Since 1998 average temperatures have exceeded the historical average, still when the cold strikes it comes with steeper temperature drops. All construction estimates rely somewhat on historical information. When it comes to the weather, though, the past is not exactly reliable.
In 2020, there were a total of 22 extreme weather and climate events costing $1 billion or more and totaling $95 billion in the U.S., according to the National Oceanic Atmospheric Administration (NOAA). Last year’s billion-dollar disaster events amounted to the fourth-highest annual cost since 1980.
Heatwaves, unusually heavy rainfalls, wildfires, and severe storms are getting more frequent and more costly. Even normal weather events are getting more expensive. Somewhere in all of your estimates, you will need to deal with weather costs, so plan to include them when estimating.
1. Don’t Depend on Long-Range Forecasts
You might rely on NOAA and the Old Farmer’s Almanac. But, NOAA is predicting a warmer than average winter for the country with no area having below average temps. On the other hand, the Old Farmer’s Almanac is predicting the opposite with only the Western third of the country getting near normal temperatures. It’s pretty much the same story for the precipitation forecast.
So, what about the short-term forecasts? The 10-day forecasts are accurate about 50 percent of the time. For 80 percent accuracy or higher, use the five-day and seven-day forecasts. None of that is of much use when estimating three or four months out, though.
How about using weather history? Trouble is, the weather patterns are changing right along with the climate, and it’s happening faster than before.
The reality is that predicting weather any more than 10 days in the future is a crapshoot. Use worst-case scenarios for activities directly affected by the weather. That way, if the worst case happens, you’re covered. If not, the money and time you allocated to cover worst-case weather is passed back to the owner or is available for other surprises.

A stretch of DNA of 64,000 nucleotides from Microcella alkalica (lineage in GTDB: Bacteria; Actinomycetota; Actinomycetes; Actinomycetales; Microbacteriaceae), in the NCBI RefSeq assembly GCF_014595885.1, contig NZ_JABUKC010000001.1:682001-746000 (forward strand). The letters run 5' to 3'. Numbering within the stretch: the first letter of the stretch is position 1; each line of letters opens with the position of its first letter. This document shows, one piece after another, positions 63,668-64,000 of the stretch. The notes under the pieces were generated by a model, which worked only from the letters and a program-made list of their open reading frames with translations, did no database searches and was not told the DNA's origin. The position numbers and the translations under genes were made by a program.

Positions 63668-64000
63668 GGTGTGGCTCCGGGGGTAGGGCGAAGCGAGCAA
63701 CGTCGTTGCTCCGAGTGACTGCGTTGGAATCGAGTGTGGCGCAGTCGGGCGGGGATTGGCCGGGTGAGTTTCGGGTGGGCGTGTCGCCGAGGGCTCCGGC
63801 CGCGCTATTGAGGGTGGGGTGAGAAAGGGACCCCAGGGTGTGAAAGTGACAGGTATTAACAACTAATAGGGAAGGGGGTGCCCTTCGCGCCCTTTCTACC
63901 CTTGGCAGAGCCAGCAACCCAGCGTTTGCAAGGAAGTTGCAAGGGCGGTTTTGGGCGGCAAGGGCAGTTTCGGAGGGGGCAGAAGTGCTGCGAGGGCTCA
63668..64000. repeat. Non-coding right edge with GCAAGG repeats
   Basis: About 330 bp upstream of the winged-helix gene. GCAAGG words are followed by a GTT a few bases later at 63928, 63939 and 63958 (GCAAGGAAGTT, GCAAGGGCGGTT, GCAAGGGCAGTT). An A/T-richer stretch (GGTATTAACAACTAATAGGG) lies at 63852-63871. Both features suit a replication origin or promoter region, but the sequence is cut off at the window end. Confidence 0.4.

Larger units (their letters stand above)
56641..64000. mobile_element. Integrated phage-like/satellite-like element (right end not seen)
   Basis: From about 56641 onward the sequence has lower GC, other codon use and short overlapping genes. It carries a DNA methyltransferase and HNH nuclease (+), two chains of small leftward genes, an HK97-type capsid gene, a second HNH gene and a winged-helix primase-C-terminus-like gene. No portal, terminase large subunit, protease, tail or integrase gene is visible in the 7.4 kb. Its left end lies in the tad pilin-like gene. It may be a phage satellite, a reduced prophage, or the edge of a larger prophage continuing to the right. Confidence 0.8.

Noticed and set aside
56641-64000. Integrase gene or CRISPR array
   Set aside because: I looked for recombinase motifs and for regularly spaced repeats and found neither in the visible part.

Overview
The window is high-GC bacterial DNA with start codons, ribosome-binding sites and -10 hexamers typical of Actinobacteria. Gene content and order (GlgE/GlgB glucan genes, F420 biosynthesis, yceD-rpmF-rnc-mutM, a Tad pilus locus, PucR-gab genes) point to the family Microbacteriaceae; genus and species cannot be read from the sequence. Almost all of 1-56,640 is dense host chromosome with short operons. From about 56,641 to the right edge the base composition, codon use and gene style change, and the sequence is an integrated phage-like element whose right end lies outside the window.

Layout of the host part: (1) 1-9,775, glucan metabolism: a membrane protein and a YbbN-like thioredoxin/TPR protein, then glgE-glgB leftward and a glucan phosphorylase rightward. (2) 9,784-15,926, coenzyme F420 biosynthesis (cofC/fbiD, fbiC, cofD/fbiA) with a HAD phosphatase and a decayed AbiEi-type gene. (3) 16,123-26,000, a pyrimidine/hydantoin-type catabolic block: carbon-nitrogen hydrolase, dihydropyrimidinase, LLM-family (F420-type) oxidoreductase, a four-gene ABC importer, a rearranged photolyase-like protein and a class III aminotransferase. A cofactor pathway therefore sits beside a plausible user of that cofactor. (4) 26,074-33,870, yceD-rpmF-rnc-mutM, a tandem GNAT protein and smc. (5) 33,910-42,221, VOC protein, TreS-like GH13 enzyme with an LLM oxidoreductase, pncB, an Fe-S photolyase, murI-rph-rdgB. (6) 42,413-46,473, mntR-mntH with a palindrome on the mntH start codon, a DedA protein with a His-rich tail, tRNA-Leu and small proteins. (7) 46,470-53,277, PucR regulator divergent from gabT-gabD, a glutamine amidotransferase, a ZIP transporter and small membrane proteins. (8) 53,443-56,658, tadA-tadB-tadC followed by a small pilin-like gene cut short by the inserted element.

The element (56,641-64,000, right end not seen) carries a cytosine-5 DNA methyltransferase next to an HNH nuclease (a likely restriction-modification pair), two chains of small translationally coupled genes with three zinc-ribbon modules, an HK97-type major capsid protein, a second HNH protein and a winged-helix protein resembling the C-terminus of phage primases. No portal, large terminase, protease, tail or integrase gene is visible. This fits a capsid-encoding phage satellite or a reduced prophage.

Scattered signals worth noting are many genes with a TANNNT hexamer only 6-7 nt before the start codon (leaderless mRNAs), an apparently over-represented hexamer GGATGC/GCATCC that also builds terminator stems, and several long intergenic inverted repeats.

How you allocate the money is important. Whether to include it in contingency funds or account for it as a line item is something to hash out with the owner. But, a side benefit of making your weather expenses transparent is the owner will see you are dealing with this variable upfront, instead of solely on the backside with claims.
2. Validate Your Assumptions
Did you assume ice wouldn’t be a big problem? Did you assume standard crew productivity? If so, you might want to revisit those assumptions. Particularly in freezing weather, things just don’t work as they do when it’s 70 degrees. Your machines might not start. Worse still, frozen soil could require extreme measures and specialized equipment. It’s going to take longer to get the site ready each day. Your people will perform at a lower efficiency. If it’s 20 degrees outside, the typical worker will be 20 percent less efficient. If it’s zero degrees, their efficiency falls down by 40 percent.
By questioning your assumptions as you estimate, you’ll uncover holes in your logic. It’s better to find them before submitting the bid.
3. Review Past Jobs
The results from past jobs contain insights into how weather affects your crews. When you review these, you can learn about production results during weather events. Even if you didn’t use job costing on those earlier jobs, you might still find productivity data by comparing money spent on activities during bad weather. Not only will you see how the costs increased, but you’ll also see how the schedule was affected. If there were claims you filed for bad weather, those dollar amounts also tell the story of how much weather costs your projects.
If you are a Procore user, you have a weather section in the Daily Log tool. It automatically pulls the local weather from the weather software used on your project and offers a way for you to record weather conditions.
Besides providing data for claims, the weather section allows you to send alerts to project participants when weather causes delays. It also becomes a handy record you can refer to when preparing future estimates. You can use it to compare team productivity against weather conditions. You can also check the conditions that led to claims. By comparing the claims to the budget, you see how much weather events cost the project and you can apply that knowledge to future estimates.